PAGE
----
“Vaccination is our strongest protection against COVID-19,” wrote the Massachusetts Teachers Association in August.

“Yet children under the age of 12 are not eligible for the vaccine, and the vaccination rate of eligible children between the ages of 12 and 18 is still too low to deter transmission. We take seriously our responsibility to protect our students, preK through higher education, our members and their families, and our communities. While research indicates that educators already have high rates of vaccination, the MTA supports required vaccination of all education workers and eligible students in our schools and colleges. We also support regular COVID-19 testing in lieu of vaccination for those not yet eligible or those for whom vaccination is not medically advisable.,” wrote the state union.


The Framingham public school district provided the following % vaccination rates by school and by unit. (Editor’s Note: Again, these are self-reported numbers to the district)

Framingham High:
Unit A: 64%
Unit B: 84%
Unit S: 40%
Unit T: 55%

Cameron Middle:
Unit A: 41%
Unit B: 100%
Unit S: 66%
Unit T: 64%

Fuller Middle:
Unit A: 57%
Unit B: 100%
Unit S: 100%
Unit T: 64%

Walsh Middle:
Unit A: 73%
Unit B: 66%
Unit S: 66%
Unit T: 57%


Back in the spring of 2021, both the state union and the local Framingham union pushed for teachers to be eligible for vaccinations before they would support a return to full in-person classroom teaching.

When Governor Charlie Baker and Education Commission Jeff Riley pushed for a full in-person return on April 5, Mulroney had pushed for April 26 for elementary teachers, which was after school vacation week, which she said would have given teachers more time to get the vaccine.

Here are the vaccination percentage for the public school district’s elementary and preK schools. (Editor’s Note: again these were provided by the district but the district said these are self reported numbers.)

Barbieri:
Unit A: 55%
Unit B: 22%
Unit S: 50%
Unit T: 63%

Brophy:
Unit A: 60%
Unit B: 100%
Unit S: 100%
Unit T: 68%

Dunning:
Unit A: 68%
Unit B: 50%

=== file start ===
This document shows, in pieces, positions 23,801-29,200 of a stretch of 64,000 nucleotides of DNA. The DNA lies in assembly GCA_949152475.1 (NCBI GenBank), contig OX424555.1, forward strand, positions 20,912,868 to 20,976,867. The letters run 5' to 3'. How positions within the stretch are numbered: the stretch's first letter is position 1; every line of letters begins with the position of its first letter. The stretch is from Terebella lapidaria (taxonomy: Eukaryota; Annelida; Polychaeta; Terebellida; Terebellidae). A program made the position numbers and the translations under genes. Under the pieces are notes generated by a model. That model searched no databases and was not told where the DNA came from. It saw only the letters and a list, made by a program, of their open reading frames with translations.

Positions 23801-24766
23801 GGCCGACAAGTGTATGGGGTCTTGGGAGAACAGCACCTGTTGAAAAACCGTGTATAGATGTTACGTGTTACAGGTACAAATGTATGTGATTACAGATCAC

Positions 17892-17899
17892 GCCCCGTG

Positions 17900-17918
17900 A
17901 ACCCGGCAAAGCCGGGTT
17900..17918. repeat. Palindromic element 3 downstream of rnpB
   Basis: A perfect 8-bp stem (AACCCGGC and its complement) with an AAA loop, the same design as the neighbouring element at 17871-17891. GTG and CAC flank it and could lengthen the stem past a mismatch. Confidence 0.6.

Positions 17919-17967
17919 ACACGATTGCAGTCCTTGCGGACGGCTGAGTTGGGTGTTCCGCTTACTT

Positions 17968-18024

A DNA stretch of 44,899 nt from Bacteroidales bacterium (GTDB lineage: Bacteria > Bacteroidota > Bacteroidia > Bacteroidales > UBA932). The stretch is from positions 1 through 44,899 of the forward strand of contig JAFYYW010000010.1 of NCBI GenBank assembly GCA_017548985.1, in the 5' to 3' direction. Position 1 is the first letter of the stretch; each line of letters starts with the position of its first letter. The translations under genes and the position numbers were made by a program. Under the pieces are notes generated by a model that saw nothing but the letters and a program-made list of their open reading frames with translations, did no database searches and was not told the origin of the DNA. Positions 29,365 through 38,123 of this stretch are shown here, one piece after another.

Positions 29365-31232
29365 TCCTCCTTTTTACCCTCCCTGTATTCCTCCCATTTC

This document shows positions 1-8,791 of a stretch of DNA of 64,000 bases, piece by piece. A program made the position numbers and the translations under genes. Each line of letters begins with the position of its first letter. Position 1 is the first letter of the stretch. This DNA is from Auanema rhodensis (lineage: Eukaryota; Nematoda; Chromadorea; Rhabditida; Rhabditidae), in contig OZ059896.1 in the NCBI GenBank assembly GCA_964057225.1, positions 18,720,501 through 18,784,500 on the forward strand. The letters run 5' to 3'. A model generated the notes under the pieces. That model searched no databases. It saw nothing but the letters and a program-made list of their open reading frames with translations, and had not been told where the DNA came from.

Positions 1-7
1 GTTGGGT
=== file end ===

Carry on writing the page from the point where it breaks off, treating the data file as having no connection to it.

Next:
Unit S:50%
Unit T: 61%




Harmony Grove:
Unit A: 56%
Unit B: 100%
Unit S: 100%
Unit T: 54%


Hemenway:
Unit A: 79%
Unit B: 50%
Unit S: 100%
Unit T: 52%


King:
Unit A: 52%
Unit S: 50%
Unit T: 15%

Editor’s Note: Unit B not provided for King, which has a new principal in 2021-22


McCarthy:
Unit A: 58%
Unit B:100%
Unit S: 50%
Unit T: 53%


Potter Road:
Unit A: 70%
Unit B:100%
Unit S: 100%
Unit T: 77%


Stapleton:
Unit A: 67%
Unit B:100%
Unit T: 76%

Editor’s Note: Unit B not provided for Stapleton, which has a new principal in 2021-2022

BLOCKS:
Unit A: 77%
Unit B: 50%
Unit S: 100%
Unit T: 86%


Oregon and Washington have ordered teachers in their states to get the vaccine or face discipline, including up to termination.

California, Connecticut, New Mexico, New Jersey, and Hawaii are planning to force teachers to make the decision between the vaccine or regular testing.

“Cities and towns have the primary relationship in Massachusetts with the school’s employees, and I certainly would hope that most folks — especially since the teachers unions have expressed an interest in supporting vaccinations for everybody in the school building — would be willing to engage in those discussions and see where they can go,” Gov, Baker said yesterday after touring a back-to-school vaccine clinic in Everett.

Framingham Public Schools has teamed up with the Framingham Coronavirus Community Group and the MetroWest Pharmacy to offer multiple vaccine clinics in September, including ones at Harmony Grove Elementary, Framingham High, Cameron Middle, Fuller Middle, and Walsh Middle.

The public school district also announced earlier this month it would hold vaccine clinics at its middle and high schools in September.

Clinics will be held at Framingham High and Walsh Middle on Sept. 17.

Clinics will be held at Fuller and Cameron Middle on Sept. 24.


While Mayor Yvonne Spicer signed a pledge to support mandatory vaccine for city employees, she has nothing beyond signing a pledge to explore the option.

Somerville’s Mayor has however mandated all of his City employees be fully vaccinated by November 1.

And Gov. Baker is mandating all state employees be vaccinated.

editor

email: editor@FraminghamSource.com call or text at 508-315-7176